As a backpacker, it’s inevitable that you’ll end up sleeping in some pretty dodgy places during your travels. Whether it’s due to budget constraints, or simply the fact that there aren’t many options for sleeping in the incredible, off-the-beaten-path destination that you’ve found yourself in.
During our 5 years on the road, we’ve slept in some pretty diabolical rooms, these are just 7 of the many awful accommodations we’ve found ourselves in over the years!
This is by far the worst room we’ve ever stayed in. It’s one of those places that we frequently find ourselves telling other travellers about when discussing awful accommodations. We were in Beirut during the Middle East Revolution in 2011. Many people had fled from Syria, which was causing all of the hotel rooms in Beirut to be full. We found only 2 available when we were in the city. One was for $100/night, and the other was the one we chose.
We were greeted by a very friendly man who showed us to our room. As the door opened, our jaws dropped, but not in a good way. We were shocked. Glued to every wall, the doors of the armoire, the top of the table, and even the window, was a brown fabric with paisley swirls on it. The fabric bedding was a lovely shade of turquoise blue, with matching pillows. This same fabric was glued to the ceiling. The view over the dump outside was a nice touch as well. The shared bathroom was horrific with cockroaches, a toilet that looked like it had never been cleaned and hair clogging up the shower drain.
As we settled in, we thought – well, this isn’t so bad, is it? As we were drifting off to sleep, we both smelled something, something foul, like rotting eggs. We searched high and low until we discovered the unsavoury scent. Underneath our bed was a drain pipe sticking up. Apparently our room used to be a bathroom, and when someone flushed the toilet in the nearby bathroom, the smell would come up through our pipe! Nick immediately covered it with a plastic bag, an elastic band and threw a pillow over top of it for good measure.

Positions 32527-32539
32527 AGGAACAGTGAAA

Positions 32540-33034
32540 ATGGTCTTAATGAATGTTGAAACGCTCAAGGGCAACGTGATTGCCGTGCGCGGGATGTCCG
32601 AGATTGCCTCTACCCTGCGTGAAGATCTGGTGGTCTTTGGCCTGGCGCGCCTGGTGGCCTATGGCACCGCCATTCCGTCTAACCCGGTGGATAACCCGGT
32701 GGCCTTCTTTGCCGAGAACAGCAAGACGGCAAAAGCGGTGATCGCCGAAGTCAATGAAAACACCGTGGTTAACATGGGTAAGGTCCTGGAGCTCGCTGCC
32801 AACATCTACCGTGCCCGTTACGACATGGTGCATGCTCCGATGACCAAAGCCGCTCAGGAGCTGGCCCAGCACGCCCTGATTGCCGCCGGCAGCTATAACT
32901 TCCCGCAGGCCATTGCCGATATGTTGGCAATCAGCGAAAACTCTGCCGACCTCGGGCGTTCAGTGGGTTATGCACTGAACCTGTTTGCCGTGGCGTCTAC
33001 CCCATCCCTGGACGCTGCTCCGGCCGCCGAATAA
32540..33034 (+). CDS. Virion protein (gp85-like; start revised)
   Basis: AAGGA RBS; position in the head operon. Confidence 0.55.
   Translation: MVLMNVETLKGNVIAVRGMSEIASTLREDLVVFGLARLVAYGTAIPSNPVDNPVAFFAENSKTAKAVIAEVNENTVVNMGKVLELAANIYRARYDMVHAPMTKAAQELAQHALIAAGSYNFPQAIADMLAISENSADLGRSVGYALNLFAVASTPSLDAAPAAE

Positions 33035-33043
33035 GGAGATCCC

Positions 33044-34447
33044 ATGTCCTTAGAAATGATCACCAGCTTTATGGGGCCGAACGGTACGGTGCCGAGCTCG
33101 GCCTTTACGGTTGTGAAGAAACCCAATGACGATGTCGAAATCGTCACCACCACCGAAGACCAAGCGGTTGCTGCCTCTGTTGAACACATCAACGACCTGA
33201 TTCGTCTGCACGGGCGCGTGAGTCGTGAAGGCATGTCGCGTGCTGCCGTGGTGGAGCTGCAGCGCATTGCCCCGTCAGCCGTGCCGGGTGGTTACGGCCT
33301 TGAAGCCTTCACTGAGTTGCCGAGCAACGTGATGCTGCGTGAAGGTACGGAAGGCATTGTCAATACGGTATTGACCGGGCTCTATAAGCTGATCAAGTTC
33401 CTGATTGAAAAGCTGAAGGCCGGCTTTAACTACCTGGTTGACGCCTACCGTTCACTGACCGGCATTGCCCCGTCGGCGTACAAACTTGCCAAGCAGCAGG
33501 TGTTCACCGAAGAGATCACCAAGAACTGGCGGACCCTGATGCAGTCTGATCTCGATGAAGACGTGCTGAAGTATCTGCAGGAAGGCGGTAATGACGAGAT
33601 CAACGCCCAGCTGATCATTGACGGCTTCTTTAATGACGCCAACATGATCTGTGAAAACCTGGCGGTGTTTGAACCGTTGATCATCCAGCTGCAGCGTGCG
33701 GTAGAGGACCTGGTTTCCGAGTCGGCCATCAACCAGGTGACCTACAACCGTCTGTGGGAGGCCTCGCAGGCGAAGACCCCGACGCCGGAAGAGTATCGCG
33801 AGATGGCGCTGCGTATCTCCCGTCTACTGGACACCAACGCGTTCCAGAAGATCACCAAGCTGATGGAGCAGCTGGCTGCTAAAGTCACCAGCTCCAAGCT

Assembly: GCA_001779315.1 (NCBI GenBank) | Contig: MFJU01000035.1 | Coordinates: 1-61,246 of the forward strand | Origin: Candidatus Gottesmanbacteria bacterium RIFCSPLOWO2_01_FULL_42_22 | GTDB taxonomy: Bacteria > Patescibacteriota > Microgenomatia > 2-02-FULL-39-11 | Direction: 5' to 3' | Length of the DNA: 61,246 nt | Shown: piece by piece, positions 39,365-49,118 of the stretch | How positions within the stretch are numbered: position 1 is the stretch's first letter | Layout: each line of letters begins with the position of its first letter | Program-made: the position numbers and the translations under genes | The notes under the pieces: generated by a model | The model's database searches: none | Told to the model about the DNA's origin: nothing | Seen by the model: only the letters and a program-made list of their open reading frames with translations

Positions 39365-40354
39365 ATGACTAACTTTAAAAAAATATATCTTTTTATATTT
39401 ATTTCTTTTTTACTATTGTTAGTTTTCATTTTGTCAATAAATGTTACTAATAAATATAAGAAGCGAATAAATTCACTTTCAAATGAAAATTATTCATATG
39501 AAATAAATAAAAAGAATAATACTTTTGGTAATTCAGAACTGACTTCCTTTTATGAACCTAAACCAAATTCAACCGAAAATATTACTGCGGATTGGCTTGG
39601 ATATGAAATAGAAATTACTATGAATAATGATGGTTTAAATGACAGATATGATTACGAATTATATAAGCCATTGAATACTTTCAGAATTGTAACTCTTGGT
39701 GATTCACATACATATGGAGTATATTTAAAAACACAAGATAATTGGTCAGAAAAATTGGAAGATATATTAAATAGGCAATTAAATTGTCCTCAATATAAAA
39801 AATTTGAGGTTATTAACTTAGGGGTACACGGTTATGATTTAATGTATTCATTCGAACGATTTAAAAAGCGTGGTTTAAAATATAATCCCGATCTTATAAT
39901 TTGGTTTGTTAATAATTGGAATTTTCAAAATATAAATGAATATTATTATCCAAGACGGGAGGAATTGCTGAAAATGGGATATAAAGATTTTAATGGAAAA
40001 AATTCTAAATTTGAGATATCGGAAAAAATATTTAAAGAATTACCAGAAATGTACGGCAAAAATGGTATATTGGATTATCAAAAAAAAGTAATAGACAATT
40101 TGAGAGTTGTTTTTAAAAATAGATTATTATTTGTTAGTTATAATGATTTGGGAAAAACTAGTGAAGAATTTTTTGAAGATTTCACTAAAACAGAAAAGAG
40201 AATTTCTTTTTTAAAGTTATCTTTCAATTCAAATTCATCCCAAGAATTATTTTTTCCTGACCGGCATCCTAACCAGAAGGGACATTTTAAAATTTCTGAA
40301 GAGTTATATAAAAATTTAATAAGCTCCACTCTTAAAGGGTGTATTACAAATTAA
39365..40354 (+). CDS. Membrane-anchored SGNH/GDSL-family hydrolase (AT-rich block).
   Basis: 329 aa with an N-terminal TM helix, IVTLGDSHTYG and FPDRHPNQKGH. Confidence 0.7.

The following day, we switched rooms (but in the same hotel) and found ourselves with a bright room with 3 beds, a table and a couch and no fabric glued to the walls. We did, however, find pistachio shells and hair in the beds. We’re pretty sure that the men who run the hotel slept in those beds the night before, while chowing down on a big bag of nuts.
We stayed in that room for 9 days and when we were leaving, we passed by a room and saw one of the managers folding up the bed sheets and blankets of someone who had just checked-out…he then proceeded to put them back in the closet.
After an 11 hour day on African transport (which is more like 24 hours in normal travel time) we found ourselves in Mombasa, Kenya. Exhausted, we made our way into town and found a hotel that was near to a decent restaurant. The place from the outside looked alright, so we decided to check in. Too exhausted to fully inspect the room, we set up the mosquito net, got out our shampoo and soap and headed off for a much-needed shower.
That’s when we saw it.
Someone’s dirty, grey underwear was slung over the shower head!
After hitchhiking for 2 days and taking a very long local bus, we found ourselves in the beachside city of Pemba. Away from the gorgeous beach, this is just a typical dusty town, with not a lot of accommodation options on offer. So, when we saw one available, we went for it.
Our room was in the basement of a building, with no windows. It was musky, damp and dark.
The flooring was linoleum, which was coming up along all of the edges, the bathroom was deemed unusable (by us), so we opted for the slightly better upstairs bathroom. There were cobwebs along the bedroom ceiling and as we got ready for bed, I almost stepped on a very small, very light coloured scorpion. And if you know anything about scorpions, you’ll know that the smaller they are, the harder they sting. Unfortunately, we only have a picture of the bathroom, not the bedroom.